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Special Relativity at HighSchool, theories against.

  1. Mar 14, 2007 #1
    Hi all, i am 17 and researching Special Relativity for my coursework. It is due in next friday so i have left it late. I have researched some basics. I was wondering if anybody could help me out with any bright ideas, and tellme anything about the theories against light speed being constant. Id really appreciate help. thanks.
  2. jcsd
  3. Mar 14, 2007 #2


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    I'm not quite sure why you gave this the title you did, you seemed to be asking for resources explaining SR (?).

    There's always http://www.bartleby.com/173/ (Einstein's book on SR& GR, available online).

    It may not be the best way to learn relativity nowadays, but it should give you enough material for your report.

    I rather like Bondi's book, "Relativity and common sense", which is simple and inexpensive, but it may be hard to find before friday. A slightly more advanced textook that covers more material would be Taylor & Wheeler' s "Spacetime physics", but again, you left it too late to do much research.

    I believe wikipedia has a relativity textbook, but I'm not sure about its quality.

    Oh yeah, there is always http://www.onestick.com/relativity/
    Last edited: Mar 14, 2007
  4. Mar 14, 2007 #3
    Well, there are the experiments that show that light slows in a crystal as in water, but there are many ways to explain this. But in general Einstein's talk about the consistency of light is based off math, which has been checked and rechecked. The theory however is only for a vacuum and therefore there are other things to take into account. But seeing as you can't quote me, I would suggest doing a Google search on the speed of light through a crystal median.
  5. Mar 14, 2007 #4


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  6. Mar 14, 2007 #5
    SR is valid EVERYWHERE even on earth and not only in vacuum
  7. Mar 14, 2007 #6
    I know that it is valid everywhere but the math that Einstein used is for a vacuum. that is why the name of the theory contains the words "in a vacuum".
  8. Mar 14, 2007 #7


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    on the speed of light (slightly off-topic)

    there are some suggestions that speed of light (or indeed the value of other fundamental constants) does indeed changes (not in space, but in time) ie. the speed of light in some eons ago may be different from ours, yet that doesn't change the fact that the speed of light is the same for all inertial observers

  9. Mar 14, 2007 #8


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    but, from reading the Dzuba reference you make (along with the references Dzuba makes, Duff et. al.) any of these theories of changing c over time (or any other dimensionful constant) have yet to explain how such a change, in and of itself, can be measured. and if it can't be measured (or perceived), how can such a hypothetical change be meaningful? Dzuba and Duff (and a slew of other physicists) say it cannot be meaningful and i think i understand their argument.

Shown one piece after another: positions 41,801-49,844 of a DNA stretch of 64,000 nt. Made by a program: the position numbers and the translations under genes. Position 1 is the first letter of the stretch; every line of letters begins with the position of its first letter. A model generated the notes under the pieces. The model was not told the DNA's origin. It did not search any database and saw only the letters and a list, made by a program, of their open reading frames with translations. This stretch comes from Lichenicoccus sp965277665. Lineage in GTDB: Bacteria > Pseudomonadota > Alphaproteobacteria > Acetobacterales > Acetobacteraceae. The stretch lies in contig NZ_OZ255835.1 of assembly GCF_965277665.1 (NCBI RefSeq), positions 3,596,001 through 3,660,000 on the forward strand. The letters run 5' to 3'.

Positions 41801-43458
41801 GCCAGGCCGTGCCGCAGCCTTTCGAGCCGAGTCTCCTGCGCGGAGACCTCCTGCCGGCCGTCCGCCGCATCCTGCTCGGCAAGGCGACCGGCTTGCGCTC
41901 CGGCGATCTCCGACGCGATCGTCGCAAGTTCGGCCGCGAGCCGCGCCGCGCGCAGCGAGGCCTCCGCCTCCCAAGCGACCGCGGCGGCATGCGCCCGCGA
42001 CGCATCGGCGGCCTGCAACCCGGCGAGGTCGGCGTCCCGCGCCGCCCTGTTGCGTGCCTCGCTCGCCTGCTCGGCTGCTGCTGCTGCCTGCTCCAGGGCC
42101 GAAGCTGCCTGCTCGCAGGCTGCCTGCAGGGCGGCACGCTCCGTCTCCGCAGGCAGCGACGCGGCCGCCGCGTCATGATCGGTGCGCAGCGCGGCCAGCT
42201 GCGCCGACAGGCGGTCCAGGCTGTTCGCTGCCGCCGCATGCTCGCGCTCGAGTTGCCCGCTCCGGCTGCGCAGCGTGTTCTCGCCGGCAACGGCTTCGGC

10. Mar 14, 2007 #9
    Thanks. Sorry about the ambiguity of my title. I havent read much on the sites you gave me yet, but the animation one was actually really good for explaining things clearly. I will read through the material in the next couple days. Thanks for your help, i may contact you again soon! Thanks again, take care.
  11. Mar 14, 2007 #10
    interesting. thankyou i will read it in the next couple of days, and get back to you. thanks for the help.
  12. Mar 14, 2007 #11
    Ok, thanks for your help.
  13. Mar 14, 2007 #12
    thanks for the link. Ive read through some of it, has some good stuff for my report.
  14. Mar 14, 2007 #13
    To everyone who has helped me out already (and anyone else for that matter), how would you go about sturcturing a report of special relativity... theres so much to talk about )although i dont understand anything properly yet)! Sorry to ask trivial questions. Help would again be appreciated. Peace.
  15. Mar 14, 2007 #14
    I'd structure it historically. Newton most elegantly developed the idea of inertial frames of reference (along with the math to work out extraordinary solutions) in his work Principia Mathematica. Originally iirc (not a physics major, so someone step in and correcr me if I err) this was defined as a system at rest or constant velocity, but extended to include parallel and uniformly accelerating systems in corollary 6). All was well for bout 200 years until Einstein wondered about such in the context of near light speeds. The story has it that at 16 (about your age) he was wondering about such, and then after an undistinguished academic career that earned a PhD but no post-doc position on acct of his mentor' unflattering letter of (non)recommendation, set about in earnest as a patent clerk to finish the problem. This was SR, which in itself was an extraordinary work, but likely would have been developed within a decade or two by someone else that extends the notion of reference frame to relativistic velocities. The real mind blowing stuff was of course, GR. That along with Principia, and Darwins Origin of Species, are my pick (and likely most peoples) as the top three scientific achievements of all time.
  16. Mar 17, 2007 #15
    thank you very much. Ill check it out.
  17. Mar 17, 2007 #16
    thanks. yes GR is also crazy, but i think SR is difficult as well! I could probably bring in some general relativity at the end as well couldnt i? I have so much reading to do before friday!
  18. Mar 19, 2007 #17
    hey thanks for that stuff. The whole Principia thing is difficult though. As is Lorentz tranformations. CHeers anyway.
  19. Mar 19, 2007 #18
    cheers for the weblink.
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